This week, the first Covid-19 vaccination in the world was carried out in the West Midlands. Although there are signs of optimism following this, longer-term uncertainty over the Brexit deal continues.
- European equity futures have risen following stocks rising in much of Asia and the U.S. S&P 500 closed at an all-time high.
- In Washington, Treasury Secretary Steven Mnuchin has presented a new $916 billion Covid-19 relief proposal to House Speaker Nancy Pelosi, which is a breakthrough in the months-long standoff between the Trump administration and the House of Representatives on a Covid relief package.
- Industrial production in Germany, Europe’s biggest economy, has risen by up 3.2% in October.
- The sixth consecutive monthly rise in production is attributable to a substantial and large increase in the Automotive sector. It followed gains of 0.5% in August and 2.3% in September. Economists had expected a 1.6% gain.
- Brexit negotiations continue to falter with current reports suggesting both sides saying gaps remain, making a deal less likely. This has spooked investment markets making them volatile with the pound dropping as much as 1.6% in the day. Leading retailers have highlighted that food costs will rise in the event of a no-deal.
- Data has shown that that factory orders rose 2.9% in October, nearly double what economists had predicted.
- Mike Ashley is reportedly in talks about a takeover deal that could see Ashley’s Frasers Group operate Debenhams’ 124 stores under 12-month licenses and potentially save up to 12,000 jobs. Frasers confirmed rumours about a takeover deal, saying the aim is “save as many jobs as possible.”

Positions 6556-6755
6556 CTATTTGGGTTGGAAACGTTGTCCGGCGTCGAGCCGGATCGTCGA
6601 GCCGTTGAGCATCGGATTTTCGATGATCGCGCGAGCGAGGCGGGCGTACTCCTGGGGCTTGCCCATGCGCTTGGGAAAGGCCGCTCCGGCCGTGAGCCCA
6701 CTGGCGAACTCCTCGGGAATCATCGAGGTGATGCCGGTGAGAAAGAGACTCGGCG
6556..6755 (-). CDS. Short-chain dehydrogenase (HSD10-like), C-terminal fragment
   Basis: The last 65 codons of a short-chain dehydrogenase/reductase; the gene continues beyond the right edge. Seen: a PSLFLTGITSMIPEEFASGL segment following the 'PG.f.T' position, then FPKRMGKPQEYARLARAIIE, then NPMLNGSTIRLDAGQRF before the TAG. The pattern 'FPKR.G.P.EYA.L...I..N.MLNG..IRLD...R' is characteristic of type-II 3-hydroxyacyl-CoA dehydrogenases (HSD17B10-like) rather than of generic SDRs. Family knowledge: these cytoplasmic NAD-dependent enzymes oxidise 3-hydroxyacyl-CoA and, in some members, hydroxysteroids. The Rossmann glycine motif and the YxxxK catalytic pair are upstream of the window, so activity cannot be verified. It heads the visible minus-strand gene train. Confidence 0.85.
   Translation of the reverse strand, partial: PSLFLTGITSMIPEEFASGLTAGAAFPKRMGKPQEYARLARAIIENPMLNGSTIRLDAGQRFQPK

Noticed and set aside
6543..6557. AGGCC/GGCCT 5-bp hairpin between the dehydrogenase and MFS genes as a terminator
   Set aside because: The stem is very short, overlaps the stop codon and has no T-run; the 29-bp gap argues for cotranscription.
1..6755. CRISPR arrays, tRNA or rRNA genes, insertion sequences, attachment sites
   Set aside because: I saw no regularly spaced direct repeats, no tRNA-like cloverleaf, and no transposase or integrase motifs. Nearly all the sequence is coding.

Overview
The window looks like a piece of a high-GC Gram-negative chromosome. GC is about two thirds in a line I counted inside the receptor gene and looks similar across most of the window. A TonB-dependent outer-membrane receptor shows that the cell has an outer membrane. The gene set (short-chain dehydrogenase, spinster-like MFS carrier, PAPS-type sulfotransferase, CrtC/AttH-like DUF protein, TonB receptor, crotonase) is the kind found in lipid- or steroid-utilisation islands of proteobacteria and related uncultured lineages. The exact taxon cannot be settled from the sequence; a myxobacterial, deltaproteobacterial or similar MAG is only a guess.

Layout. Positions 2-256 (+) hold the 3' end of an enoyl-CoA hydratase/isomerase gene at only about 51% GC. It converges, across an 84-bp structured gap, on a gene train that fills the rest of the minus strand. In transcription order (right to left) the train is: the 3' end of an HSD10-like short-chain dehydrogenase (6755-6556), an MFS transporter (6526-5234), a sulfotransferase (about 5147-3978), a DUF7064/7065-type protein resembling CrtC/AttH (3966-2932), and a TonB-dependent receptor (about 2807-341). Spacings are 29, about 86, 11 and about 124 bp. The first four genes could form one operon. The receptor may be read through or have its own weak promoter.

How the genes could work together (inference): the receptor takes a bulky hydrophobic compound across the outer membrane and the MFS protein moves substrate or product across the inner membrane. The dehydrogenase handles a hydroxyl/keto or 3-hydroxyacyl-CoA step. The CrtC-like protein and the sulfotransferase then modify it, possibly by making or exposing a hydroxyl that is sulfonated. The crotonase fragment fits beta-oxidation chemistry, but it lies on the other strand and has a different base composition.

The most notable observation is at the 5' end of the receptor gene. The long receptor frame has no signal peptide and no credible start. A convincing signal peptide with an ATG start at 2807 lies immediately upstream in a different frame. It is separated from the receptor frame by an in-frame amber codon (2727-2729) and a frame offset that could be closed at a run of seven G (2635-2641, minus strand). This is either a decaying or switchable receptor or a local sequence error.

- In more uplifting and hopeful news, the UK has begun administering doses of the Covid-19 vaccine from Pfizer and BioNTech on Tuesday, making it the first Western country to do so. The inoculation effort is well underway at about 50 hospitals and marks the National Health Service’s biggest immunization campaign in its history. The first person in the world to receive the vaccine outside of trials was Margaret Keenan from Coventry.
- Make UK has published a report that sets out manufacturer’s opinions on levelling up and the effect of current infrastructure projects on their regions, with 52% being neither satisfied nor dissatisfied with the work in their region, suggesting that they saw no tangible difference. Calling on the government to focus on local projects, particularly east-west connectivity and broadband, the paper argues that regional differences create strength in the UK manufacturing sector.